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“You know, next year, we're on the DuMont network.”
Jay Leno at the 39th Annual Emmy Awards in 1987,
the first to be telecast on the fledgling Fox network.
Little did he know that Fox, like its New York affiliate,
WNYW-TV, was part of the DuMont legacy.
Even in DuMont's day, there was talk of an additional broadcast network, though the then-existing number of television stations most likely could not have supported one. The Mutual Radio Network discussed such plans, but nothing came of it. Click here to read an external article about "Mutual Television: The Network That Never Made Air."
Paramount also planned to start a fifth network in the 1940's, based at their KTLA/5 in Los Angeles, but for a variety of reasons -- not least of which was the denial of their applications for additional owned-and-operated stations in San Francisco, Detroit and Boston in the aftermath of the "who owns DuMont?" investigation -- caused them to instead operate the "Paramount Television Network" as little more than distribution of bicycled kinescopes of KTLA programs. It was replaced by an in-house syndication arm at Paramount Studios in 1958. A second attempt to start what would have been a fourth network was undertaken in the late 1970's, using a revival of the Star Trek TV series as its centerpiece, but those plans were scrapped at the last minute and the planned series became Star Trek: The Motion Picture instead. Eventually, Paramount would get its wish when Star Trek: Voyager became the cornerstone of its UPN network in 1995, which lasted until 2006 when the network was discontinued in favor of The CW (see below).
In 1967, there was a short-lived attempt at creating a
fourth network of mostly UHF affiliates by TV station owner D.H.
Overmyer and former ABC-TV programmer Oliver Treyz. This network was
called the Overmyer Network (or "ON"). Its programming centerpiece was a
live, two-hour program called The Las Vegas Show, hosted by
Bill Dana. While this program was in process, a group of investors took
control of the venture and re-named it the United Network. Shortly
thereafter, the ON (or UN, if you prefer) collapsed under the costs of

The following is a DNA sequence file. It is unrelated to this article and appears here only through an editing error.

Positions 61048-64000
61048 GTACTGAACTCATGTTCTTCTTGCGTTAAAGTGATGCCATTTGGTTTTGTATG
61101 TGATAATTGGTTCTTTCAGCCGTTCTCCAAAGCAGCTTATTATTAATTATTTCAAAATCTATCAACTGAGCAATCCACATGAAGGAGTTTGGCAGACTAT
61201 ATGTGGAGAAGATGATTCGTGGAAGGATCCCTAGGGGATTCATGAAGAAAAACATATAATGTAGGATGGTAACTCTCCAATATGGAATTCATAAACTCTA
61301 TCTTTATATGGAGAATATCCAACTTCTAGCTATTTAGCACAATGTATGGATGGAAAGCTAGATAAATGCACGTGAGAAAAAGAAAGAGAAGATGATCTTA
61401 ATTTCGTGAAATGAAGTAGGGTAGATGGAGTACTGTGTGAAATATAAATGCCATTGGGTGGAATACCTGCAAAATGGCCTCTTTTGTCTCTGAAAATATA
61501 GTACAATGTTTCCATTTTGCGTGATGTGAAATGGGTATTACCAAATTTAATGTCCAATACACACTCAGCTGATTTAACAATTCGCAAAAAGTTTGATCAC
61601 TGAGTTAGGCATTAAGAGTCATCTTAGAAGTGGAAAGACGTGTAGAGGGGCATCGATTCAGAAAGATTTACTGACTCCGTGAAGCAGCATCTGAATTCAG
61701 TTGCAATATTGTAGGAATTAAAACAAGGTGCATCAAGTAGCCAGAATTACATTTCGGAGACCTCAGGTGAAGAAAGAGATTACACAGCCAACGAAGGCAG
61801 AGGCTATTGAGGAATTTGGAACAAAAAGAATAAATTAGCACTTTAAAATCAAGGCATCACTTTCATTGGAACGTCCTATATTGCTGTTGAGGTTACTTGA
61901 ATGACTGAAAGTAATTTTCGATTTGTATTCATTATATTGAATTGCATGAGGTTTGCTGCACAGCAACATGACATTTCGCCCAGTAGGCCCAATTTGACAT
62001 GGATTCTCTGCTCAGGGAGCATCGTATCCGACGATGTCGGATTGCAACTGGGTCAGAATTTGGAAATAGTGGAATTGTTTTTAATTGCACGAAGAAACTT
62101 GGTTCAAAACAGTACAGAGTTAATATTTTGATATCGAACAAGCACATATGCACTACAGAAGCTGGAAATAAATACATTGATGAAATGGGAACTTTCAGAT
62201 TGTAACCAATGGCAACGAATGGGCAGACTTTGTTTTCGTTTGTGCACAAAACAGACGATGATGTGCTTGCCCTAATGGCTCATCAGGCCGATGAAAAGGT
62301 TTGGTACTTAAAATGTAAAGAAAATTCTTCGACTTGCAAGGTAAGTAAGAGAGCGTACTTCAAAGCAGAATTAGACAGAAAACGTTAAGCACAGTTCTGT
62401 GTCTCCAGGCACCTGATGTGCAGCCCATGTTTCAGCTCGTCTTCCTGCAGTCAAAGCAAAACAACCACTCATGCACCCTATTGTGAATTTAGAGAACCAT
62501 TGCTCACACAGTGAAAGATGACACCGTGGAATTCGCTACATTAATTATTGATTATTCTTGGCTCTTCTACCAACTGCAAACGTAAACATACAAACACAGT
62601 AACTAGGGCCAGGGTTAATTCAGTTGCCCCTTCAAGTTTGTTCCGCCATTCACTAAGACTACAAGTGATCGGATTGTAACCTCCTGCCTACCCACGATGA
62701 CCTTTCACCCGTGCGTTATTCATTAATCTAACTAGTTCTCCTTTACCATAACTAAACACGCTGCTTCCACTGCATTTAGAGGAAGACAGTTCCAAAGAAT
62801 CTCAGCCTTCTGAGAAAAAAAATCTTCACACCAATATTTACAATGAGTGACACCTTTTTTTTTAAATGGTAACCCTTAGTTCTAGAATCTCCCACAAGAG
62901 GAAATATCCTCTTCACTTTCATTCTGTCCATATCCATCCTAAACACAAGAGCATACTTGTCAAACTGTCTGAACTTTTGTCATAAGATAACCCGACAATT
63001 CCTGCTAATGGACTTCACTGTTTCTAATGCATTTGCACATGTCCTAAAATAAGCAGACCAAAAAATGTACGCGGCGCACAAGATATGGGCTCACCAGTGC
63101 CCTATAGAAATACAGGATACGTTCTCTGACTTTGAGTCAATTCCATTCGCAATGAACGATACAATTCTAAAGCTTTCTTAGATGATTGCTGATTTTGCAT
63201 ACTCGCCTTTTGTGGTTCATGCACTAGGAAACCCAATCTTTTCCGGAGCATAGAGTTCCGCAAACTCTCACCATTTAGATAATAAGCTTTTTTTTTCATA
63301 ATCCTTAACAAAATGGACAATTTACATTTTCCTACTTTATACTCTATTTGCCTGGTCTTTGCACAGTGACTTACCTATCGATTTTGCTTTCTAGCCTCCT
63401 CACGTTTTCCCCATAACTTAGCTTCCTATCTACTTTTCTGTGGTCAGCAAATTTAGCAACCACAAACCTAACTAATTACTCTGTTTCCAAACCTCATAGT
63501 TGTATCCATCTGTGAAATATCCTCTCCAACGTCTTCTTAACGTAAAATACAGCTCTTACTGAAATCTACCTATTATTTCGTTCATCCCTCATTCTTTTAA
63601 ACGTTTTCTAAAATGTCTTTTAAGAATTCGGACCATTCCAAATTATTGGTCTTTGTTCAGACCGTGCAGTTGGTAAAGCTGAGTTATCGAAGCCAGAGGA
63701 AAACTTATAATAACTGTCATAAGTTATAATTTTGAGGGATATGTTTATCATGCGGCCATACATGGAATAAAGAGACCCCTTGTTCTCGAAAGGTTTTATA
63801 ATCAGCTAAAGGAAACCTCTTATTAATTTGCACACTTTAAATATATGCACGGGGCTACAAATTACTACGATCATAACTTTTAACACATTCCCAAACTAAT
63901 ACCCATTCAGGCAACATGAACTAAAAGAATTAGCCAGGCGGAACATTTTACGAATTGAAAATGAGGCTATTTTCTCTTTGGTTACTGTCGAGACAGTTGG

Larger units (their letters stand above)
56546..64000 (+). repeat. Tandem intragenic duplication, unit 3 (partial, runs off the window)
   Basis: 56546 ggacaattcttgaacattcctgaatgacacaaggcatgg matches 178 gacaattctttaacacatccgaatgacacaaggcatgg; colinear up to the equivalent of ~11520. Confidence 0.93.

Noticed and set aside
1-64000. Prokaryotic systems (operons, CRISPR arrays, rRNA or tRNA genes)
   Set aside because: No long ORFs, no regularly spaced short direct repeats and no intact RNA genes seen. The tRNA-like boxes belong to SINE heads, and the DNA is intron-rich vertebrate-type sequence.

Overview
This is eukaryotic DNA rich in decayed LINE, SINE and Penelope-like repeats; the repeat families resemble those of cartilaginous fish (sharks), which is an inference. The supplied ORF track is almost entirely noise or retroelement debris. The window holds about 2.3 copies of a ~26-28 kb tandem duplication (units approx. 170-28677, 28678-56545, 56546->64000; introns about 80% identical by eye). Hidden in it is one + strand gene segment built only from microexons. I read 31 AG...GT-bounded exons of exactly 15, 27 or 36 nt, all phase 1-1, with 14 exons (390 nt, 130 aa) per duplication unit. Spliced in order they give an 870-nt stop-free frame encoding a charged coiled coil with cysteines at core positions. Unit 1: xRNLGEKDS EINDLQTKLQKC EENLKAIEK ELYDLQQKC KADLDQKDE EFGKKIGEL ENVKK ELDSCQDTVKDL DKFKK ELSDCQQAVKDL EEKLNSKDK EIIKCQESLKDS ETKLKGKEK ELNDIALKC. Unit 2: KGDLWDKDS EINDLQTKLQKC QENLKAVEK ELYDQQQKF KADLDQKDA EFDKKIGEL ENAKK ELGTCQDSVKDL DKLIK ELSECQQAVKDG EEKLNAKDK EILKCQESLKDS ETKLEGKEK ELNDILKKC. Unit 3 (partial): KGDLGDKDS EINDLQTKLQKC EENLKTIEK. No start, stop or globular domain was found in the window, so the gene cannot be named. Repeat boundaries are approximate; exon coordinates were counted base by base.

program production and line interconnection to its affiliates. The network broadcast for only 30 days.
There would not be another serious attempt at a fourth
national TV network until Fox debuted in 1986, and therein lies an
irony which reaches back to the end of the DuMont network. When Rupert
Murdoch decided to start his fourth network, he purchased Metromedia,
the company which had been spun off from DuMont thirty years earlier.
The original DuMont TV stations, Channel 5 in New York City and Channel 5
in Washington, D.C., along with others that Metromedia had acquired
over the years, were pressed into service for the new fourth network. In
this sense, Fox was not a new network. It was DuMont, rising from the
Why did Fox succeed where DuMont had failed? R.D. Heldenfels offers some answers:
The differences between Fox and DuMont lay in the
former's deep pockets, courtesy of Rupert Murdoch,
and its ability to stay out of the federal government's
way, and the rise of cable. Where Fox proved willing
and able to pay big bucks to take things it wanted,
DuMont did not even pay enough to protect the stars
and shows it had. Where DuMont lost a prolonged
battle with the FCC, Fox programmed just few
enough hours not to be considered a network under
federal regulations, allowing it to make money in ways
the Big Three, as networks, were forbidden. And cable
removed the disadvantage of being on a UHF station,
as DuMont had been and many Fox affiliates are, by
putting UHF and VHF alike no farther away than the
button on the cable control.
Since Fox, of course, additional broadcast networks have debuted, including UPN and The WB (folded to create The CW), MyNetworkTV, and PAX (now iON). Many of their affiliates have been low-power UHF stations, and none of these networks have come close to catching the Big Four in the ratings. Under those conditions, the DuMont network probably would feel right at home.
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